The nonresonating node concept has recently been applied to synthesize high selectivity single-band planar filters as discussed in [13, 14]. In [14], a stepped-impedance nonresonating node is employed to introduce an extra signal transmission path between the source and the load. The underlying idea is to use these elements to generate alternative interresonator couplings favouring transmission zero creation. In this paper, the realization of high selective dual-band millimetre-wave BPF by means of nonresonating node is approached. Additionally, two dual-mode open-loop resonators are employed in this filter. Dual-mode open-loop resonators are well known for their compact size and have been used for bandpass filter design in [1517], which only use a single type of resonator and show good performance. Hence, the dual-mode open-loop bandpass filters in millimetre-wave applications are worthy of study.

The aim of this paper is the presentation of a millimetre-wave filter design that achieves a very good trade-off between performance and fabrication cost. The organization of the rest of the manuscript is as follows: Section 2 expounds on the theoretical foundations of dual-band bandpass filters. Nonresonating nodes are analyzed and discussed in Section 3. Finally, the conclusions of this study are described in Section 4.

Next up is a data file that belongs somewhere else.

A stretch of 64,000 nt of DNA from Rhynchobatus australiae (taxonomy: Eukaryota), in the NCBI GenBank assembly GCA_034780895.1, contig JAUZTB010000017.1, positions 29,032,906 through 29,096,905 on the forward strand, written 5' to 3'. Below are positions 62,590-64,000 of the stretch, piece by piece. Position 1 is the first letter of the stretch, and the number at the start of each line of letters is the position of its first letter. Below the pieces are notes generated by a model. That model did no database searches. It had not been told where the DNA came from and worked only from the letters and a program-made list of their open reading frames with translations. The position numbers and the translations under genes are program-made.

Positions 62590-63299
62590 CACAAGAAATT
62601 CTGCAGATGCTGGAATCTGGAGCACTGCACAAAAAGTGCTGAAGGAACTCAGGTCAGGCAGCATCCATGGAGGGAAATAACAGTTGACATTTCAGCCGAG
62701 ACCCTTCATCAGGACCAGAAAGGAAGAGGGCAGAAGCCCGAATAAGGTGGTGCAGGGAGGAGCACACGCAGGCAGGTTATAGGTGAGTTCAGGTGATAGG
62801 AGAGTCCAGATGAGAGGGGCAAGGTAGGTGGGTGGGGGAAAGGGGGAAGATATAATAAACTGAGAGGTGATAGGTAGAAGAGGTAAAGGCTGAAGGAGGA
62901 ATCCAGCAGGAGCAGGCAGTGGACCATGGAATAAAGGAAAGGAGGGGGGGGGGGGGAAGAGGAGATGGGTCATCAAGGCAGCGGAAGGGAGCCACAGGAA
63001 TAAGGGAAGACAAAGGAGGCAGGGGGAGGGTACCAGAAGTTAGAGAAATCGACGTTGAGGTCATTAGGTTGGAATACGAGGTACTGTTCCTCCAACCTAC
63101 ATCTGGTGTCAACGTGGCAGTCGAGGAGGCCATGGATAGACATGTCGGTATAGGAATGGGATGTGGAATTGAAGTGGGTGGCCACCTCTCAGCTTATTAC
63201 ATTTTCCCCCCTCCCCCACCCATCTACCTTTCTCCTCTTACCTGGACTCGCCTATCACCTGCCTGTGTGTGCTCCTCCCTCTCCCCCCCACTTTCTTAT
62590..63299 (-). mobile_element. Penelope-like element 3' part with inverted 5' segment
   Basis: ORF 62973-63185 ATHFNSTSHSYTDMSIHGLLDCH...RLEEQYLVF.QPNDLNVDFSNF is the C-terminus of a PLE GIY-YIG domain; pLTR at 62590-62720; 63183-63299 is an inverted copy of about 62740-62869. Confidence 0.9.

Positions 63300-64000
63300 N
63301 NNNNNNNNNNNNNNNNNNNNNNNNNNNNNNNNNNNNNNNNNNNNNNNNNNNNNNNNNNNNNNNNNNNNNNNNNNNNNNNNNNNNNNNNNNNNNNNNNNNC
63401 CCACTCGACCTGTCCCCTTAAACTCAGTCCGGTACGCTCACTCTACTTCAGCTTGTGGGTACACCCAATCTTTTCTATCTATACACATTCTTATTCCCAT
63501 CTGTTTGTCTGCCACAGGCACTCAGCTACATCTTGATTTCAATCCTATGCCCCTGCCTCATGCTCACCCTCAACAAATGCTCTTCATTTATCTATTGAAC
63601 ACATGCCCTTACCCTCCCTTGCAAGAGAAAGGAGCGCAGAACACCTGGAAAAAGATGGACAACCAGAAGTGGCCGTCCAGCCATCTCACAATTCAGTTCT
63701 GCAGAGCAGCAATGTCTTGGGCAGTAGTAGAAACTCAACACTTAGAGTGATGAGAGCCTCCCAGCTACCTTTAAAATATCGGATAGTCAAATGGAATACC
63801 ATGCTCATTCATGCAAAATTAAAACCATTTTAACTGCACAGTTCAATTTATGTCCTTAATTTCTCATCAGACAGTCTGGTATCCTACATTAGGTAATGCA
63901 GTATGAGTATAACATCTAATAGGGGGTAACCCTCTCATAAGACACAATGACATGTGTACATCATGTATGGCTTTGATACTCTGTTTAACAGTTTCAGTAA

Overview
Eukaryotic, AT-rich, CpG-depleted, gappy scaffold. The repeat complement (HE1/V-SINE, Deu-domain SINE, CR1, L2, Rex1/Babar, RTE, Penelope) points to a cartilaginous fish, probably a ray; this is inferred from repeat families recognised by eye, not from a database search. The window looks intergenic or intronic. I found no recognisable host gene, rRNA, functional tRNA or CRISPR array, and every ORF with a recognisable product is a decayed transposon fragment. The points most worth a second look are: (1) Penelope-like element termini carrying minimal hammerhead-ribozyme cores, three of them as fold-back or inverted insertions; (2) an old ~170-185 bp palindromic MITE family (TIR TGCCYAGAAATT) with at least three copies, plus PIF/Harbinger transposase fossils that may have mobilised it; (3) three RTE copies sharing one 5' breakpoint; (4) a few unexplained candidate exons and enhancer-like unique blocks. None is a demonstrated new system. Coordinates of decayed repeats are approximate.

2. Design of the Dual-Band BPF

Figure 1 shows the detailed configuration of the proposed filter. In fact, this filter can be seen as a constitution of five resonators. Two dual-mode open-loop resonators are denoted by L1, L2, L3, L4, W1, and W3. The nonresonating node is denoted by L7, L8, and W4, which produces extra coupling paths. Compared with traditional feedlines, two 1/4 wavelength resonators are added to the CPW feedlines.

Figure 1: Schematic views of the proposed dual-band BPF.

Dual-mode open-loop resonators are well known for their compact size, which is much smaller than the conventional dual-mode loop resonator [1517]. Dual-mode open-loop filters can excite two nondegenerate modes as well as two controllable finite-frequency transmission zeros, which can be controlled simply by varying the size of perturbation.